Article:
I once had a related situation.  Many moons ago, I worked for a mental health facility, and I once had to go to the psych ward of the main hospital.  I was duly admitted, and was waiting for my meeting.  Some of the patients were waiting there as well.  A man came up to the security door (I could see him through the small window in the door).  He was knocking and pounding and waving at me to let him in.  I had no idea who he was, but I knew that the reason the doors were secured was because a significant portion of the patients were there due to court order.

I went to the main desk, and explained to one of the nurses.  She muttered, "It's probably Dr. Kildare (not real name)."  And yes, it was.  I was familiar with the name.  He was a psychiatrist notorious at my clinic for overmedicating his patients and having the shoddiest paperwork I have ever seen.

The nurse would not let him in.  She told him to drive back to his office and get his pass card.  She didn't say, but it was pretty obvious that he regularly forgot his pass card, and she had had enough.  She even warned the patients in the waiting area not to let him in.
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Outdoor Girl

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Re: Security Doors, and the etiquette therof
« Reply #19 on: June 14, 2013, 11:03:55 AM »
^ Good for her!

I indicated upthread that I would get up and let a coworker in but I would finish my thought.  If they were habitual offenders, it would take me longer and longer to finish that thought.
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Ontario

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Re: Security Doors, and the etiquette therof
« Reply #20 on: June 14, 2013, 02:14:24 PM »
In the first situation I think its ok to address the person "oh do you not have a badge? Usually trainees are sent instructions to sign in downstairs, they would issue you the badge there which would get you access."

In the second situation, i think its rude to not let someone in if you know they are allowed in - but you should not have to constantly be interrupted to do so. You can make them wait a few minutes as you complete the task you are in the middle of. And if its something they do regularly you can call them out on it "Joe you seem to never bring your badge when you head out for coffee, please start carrying it. It is very disruptive for me to have to listen to the banging and interrupt my work to let you in daily."

I can say with certainty that at Apple Computer, at least back in the 90's (and I have no reason to think they've loosened it up since then) that badge or no badge, you were NEVER supposed to tailgate or allow it to happen.  Evar!!!!!  Eleventy ever!  Status could change in an hour, and you wouldn't know because it was none of your business.  Layer upon layers of security badge doors.  It isn't rude to refuse to let them in, it's standard business practice in many places.  You're a grown up, you are SUPPOSED to remember your badge at all times, and while you COULD get a temp, it wasn't a 'live' badge, it was just paper, same as with visitors, and you'd have to be escorted everywhere, because the paper didn't open a thing, it just said you were allowed to go see "X person in Y department".  And X had best be with you at all times.  It wasn't quite that draconian if you actually did work there, but you'd get security coming to talk to you if you blew it too many times...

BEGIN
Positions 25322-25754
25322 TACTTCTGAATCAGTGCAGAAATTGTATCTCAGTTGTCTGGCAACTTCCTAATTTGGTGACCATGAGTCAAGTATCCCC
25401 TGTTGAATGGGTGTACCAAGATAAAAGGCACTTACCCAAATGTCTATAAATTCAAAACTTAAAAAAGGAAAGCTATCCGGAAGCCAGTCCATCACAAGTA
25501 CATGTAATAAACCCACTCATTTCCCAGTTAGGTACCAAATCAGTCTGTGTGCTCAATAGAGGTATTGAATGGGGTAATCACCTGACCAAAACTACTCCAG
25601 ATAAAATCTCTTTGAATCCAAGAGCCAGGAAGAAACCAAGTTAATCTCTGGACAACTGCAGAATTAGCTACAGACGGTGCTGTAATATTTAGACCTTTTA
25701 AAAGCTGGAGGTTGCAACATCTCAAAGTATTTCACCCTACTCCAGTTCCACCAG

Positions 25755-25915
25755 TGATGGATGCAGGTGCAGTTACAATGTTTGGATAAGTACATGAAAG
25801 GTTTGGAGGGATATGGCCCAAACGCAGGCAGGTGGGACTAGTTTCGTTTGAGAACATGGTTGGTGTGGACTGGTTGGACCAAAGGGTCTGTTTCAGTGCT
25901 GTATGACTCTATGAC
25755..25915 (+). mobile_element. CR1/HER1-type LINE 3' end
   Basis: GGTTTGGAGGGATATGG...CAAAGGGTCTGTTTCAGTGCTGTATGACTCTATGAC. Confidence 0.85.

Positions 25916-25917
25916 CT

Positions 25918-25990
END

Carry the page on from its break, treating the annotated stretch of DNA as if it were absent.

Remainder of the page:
Ok so then that would be a situation where you didn't know if they were allowed in, so it wouldn't be rude to not open the door. In some places though an employee does know if another employee is allowed in. That's why I wrote, as you bolded, "if you know they are allowed in."

Sheila Take a Bow

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Re: Security Doors, and the etiquette therof
« Reply #21 on: June 14, 2013, 02:30:36 PM »
For the first situation, direct them to security.  I'd be proactive about it -- in our building we are supposed to call security if we see someone where they don't belong, but I do think it's a little nicer to direct them to security instead.

For the second situation, it depends.  If you're interrupted rarely, and being interrupted won't mess up what you're doing, then I think it's nice to open the door (unless your company doesn't want you to do that, in which case don't do it).  But if you're interrupted several times a day, or if it's always the same person, or if you really can't get up at that moment -- it's not your job to open doors for people who really need to remember their access devices, anyway.

camlan